That global reach is appealing for the NBA, which features an assortment of international stars, including Slovenian Luka Dončić of the Dallas Mavericks, Serbian Nikola Jokić of the NBA champion Denver Nuggets and French rookie Victor Wembanyama of the San Antonio Spurs.
It’s also possible the league could decide to maximize its domestic reach by striking a new deal with NBCUniversal, which has both a broadcast network and a streaming service, Peacock, that could serve as homes for live games. NBC has a nostalgic relationship with fans, dating back to the Michael Jordan-dominated days of the 1990s’ “The NBA on NBC.” CNBC first reported NBCUniversal’s interest in again airing NBA games earlier this year.
Still, Peacock has just 24 million subscribers, fewer than Disney’s ESPN+ or Warner Bros. Discovery’s Max, and is only available within the U.S.
Victor Wembanyama, now a rookie with the San Antonio Spurs, in action with his French team, Metropolitans 92, on April 8, 2023, in Levallois-Perret, France.
Aurelien Meunier | Getty Images
Broadening reach is important to league officials, who are intrigued by Google’s YouTube TV as a potential streaming partner, according to people familiar with the matter. YouTube TV struck a deal to be the NFL’s exclusive “Sunday Ticket” provider earlier this year. NBA executives have been impressed with the production quality and user experience, said the people.
While YouTube TV, a subscription bundle of linear channels a la traditional pay TV, is only available in the U.S., the league already has an existing global partnership with YouTube that includes providing highlights, game recaps, full-length games and produced segments. YouTube has more than 2.7 billion global monthly active users and can market the sport to a younger audience than Amazon or Apple can do with their subscription services. The average age of an NBA viewer is 49, and 26% of viewers are under 35, according to Nielsen.
Between Amazon and Apple, league officials are currently more comfortable with choosing Amazon as a potential streaming partner, according to people familiar with the matter. Amazon has proven to the NBA it is serious about making a large investment in live sports, including its $1 billion per year contract to carry “Thursday Night Football.” While Apple has deals to carry Major League Soccer and “Friday Night Baseball” for Major League Baseball, the NBA isn’t convinced Apple will prioritize marketing the league’s games in the same way other streaming services might. Apple TV+ has never disclosed how many subscribers it has.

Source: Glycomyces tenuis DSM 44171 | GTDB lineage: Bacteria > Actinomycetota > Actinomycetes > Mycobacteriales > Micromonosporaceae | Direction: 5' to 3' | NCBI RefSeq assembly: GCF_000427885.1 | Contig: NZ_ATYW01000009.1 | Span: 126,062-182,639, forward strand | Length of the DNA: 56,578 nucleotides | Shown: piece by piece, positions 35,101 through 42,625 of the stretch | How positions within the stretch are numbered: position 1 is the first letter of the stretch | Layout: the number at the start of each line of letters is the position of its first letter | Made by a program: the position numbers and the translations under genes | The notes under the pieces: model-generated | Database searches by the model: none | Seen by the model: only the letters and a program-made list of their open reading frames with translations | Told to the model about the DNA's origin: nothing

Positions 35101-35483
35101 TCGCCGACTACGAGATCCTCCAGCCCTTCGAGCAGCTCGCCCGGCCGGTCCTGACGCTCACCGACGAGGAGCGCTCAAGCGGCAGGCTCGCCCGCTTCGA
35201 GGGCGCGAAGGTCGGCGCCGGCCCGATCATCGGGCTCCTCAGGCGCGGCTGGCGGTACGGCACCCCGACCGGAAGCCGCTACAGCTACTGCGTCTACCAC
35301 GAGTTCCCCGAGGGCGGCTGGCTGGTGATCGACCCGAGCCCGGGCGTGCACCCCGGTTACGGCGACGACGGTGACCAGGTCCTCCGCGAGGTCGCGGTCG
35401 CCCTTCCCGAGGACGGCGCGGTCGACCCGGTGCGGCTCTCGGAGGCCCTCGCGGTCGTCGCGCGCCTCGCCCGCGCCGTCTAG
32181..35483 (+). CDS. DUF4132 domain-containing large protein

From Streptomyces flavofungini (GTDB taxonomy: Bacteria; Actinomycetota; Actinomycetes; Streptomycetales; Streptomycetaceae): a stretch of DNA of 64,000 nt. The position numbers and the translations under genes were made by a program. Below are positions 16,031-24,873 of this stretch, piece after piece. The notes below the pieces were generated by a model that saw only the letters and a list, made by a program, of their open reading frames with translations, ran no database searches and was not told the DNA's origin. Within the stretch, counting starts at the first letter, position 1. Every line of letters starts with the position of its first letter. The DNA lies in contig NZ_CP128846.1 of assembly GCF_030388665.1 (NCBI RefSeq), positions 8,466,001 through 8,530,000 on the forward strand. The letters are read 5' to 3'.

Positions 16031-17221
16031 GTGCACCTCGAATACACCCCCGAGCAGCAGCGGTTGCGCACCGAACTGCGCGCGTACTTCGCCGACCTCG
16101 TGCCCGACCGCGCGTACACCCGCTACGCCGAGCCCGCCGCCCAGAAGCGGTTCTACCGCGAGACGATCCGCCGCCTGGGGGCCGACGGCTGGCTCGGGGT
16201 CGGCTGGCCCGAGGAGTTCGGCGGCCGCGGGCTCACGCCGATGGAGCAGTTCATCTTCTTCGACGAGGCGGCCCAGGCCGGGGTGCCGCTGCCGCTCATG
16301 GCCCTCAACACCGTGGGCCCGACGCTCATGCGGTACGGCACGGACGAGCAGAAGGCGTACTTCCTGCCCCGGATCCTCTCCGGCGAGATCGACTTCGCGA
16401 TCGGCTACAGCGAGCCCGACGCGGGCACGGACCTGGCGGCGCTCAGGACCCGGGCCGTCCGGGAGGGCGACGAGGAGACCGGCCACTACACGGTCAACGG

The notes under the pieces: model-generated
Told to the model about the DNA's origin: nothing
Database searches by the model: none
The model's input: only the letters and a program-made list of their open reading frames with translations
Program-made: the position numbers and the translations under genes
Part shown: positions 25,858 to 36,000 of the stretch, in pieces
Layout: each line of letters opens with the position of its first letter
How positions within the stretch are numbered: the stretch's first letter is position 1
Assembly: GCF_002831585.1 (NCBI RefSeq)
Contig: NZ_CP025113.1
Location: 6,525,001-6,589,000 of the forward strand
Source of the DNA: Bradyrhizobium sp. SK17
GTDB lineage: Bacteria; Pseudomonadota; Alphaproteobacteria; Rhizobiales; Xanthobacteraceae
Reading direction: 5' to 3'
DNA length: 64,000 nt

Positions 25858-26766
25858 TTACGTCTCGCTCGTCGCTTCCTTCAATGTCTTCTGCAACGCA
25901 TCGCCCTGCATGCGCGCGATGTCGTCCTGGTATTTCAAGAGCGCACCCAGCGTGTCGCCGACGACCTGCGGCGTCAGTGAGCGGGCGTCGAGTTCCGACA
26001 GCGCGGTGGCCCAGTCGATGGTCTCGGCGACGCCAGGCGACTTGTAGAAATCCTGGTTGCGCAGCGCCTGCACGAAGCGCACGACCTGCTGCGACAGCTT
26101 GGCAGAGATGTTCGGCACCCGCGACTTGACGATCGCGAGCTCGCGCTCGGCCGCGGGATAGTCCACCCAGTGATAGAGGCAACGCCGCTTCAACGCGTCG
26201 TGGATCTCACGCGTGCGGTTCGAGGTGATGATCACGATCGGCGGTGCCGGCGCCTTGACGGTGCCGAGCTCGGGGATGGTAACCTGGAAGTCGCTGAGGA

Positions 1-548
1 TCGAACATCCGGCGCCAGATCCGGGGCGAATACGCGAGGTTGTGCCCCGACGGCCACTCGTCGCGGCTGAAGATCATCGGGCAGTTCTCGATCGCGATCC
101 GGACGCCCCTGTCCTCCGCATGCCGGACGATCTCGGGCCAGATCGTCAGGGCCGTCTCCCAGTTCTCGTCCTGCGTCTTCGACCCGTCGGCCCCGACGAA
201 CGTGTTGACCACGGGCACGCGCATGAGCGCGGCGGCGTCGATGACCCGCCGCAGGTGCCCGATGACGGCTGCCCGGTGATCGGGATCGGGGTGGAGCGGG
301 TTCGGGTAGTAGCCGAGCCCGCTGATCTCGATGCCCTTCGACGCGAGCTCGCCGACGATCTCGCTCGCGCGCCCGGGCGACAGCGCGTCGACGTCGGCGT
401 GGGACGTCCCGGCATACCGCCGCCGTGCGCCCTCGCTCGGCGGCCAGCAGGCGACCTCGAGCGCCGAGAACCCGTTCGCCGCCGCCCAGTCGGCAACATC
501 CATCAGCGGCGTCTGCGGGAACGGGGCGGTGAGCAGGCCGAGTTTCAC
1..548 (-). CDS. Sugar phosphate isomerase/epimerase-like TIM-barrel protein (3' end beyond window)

Apple will have a chance to make its pitch directly to the league if and when the NBA begins discussions with other partners after its exclusive window with incumbents expires. It’s possible Apple or Netflix could get a smaller package of games from the NBA as a test run for a future larger partnership. Still, that would run counter to the league’s preference to limit the number of packages it wishes to dole out.
Carving up the pie
The NBA will have to balance demand against restricting supply to maximize the price for rights. The league probably wants to have just two or three media partners to serve broadcast, cable and streaming eyeballs, according to people familiar with the matter.
Spreading packages between too many media partners will potentially confuse and annoy consumers, who will need to sign up for multiple services and then find where games are streaming on a given day. Currently, an NBA game could appear on Disney’s ESPN or ABC, Warner Bros. Discovery’s TNT, NBA TV, NBA League Pass or a regional sports network. Add new streaming services to the mix, and consumers could easily become overwhelmed with options.
Likewise, if the NBA doesn’t reach a new deal with either ESPN or TNT and goes in another direction, it may accelerate the deterioration of the cable bundle — as live sports is one of the last pillars keeping it alive.
The league hopes to mitigate some of this complexity by marketing its NBA app and NBA.com as digital “front doors” to discover content, according to people familiar with the matter. The league hopes to get fans in the habit of first opening the app or NBA.com before being directly ported to a streaming service that’s broadcasting the game or potentially staying and watching games in-app, depending on partnership arrangements. This is a similar concept to what ESPN has considered, as CNBC reported earlier this year.
Disclosure: Comcast-owned NBCUniversal is the parent company of CNBC.